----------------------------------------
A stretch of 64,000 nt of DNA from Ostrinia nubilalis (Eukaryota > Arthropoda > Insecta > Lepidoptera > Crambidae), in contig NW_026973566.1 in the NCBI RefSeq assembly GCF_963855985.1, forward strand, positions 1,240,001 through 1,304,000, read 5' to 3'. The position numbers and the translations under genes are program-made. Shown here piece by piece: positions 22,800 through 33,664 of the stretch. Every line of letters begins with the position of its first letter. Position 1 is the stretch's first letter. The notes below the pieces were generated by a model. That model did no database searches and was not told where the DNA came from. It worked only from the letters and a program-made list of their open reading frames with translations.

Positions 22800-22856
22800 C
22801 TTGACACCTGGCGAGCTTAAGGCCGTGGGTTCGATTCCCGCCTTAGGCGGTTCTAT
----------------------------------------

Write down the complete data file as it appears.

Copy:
A stretch of 64,000 nt of DNA from Ostrinia nubilalis (Eukaryota > Arthropoda > Insecta > Lepidoptera > Crambidae), in contig NW_026973566.1 in the NCBI RefSeq assembly GCF_963855985.1, forward strand, positions 1,240,001 through 1,304,000, read 5' to 3'. The position numbers and the translations under genes are program-made. Shown here piece by piece: positions 22,800 through 33,664 of the stretch. Every line of letters begins with the position of its first letter. Position 1 is the stretch's first letter. The notes below the pieces were generated by a model. That model did no database searches and was not told where the DNA came from. It worked only from the letters and a program-made list of their open reading frames with translations.

Positions 22800-22856
22800 C
22801 TTGACACCTGGCGAGCTTAAGGCCGTGGGTTCGATTCCCGCCTTAGGCGGTTCTAT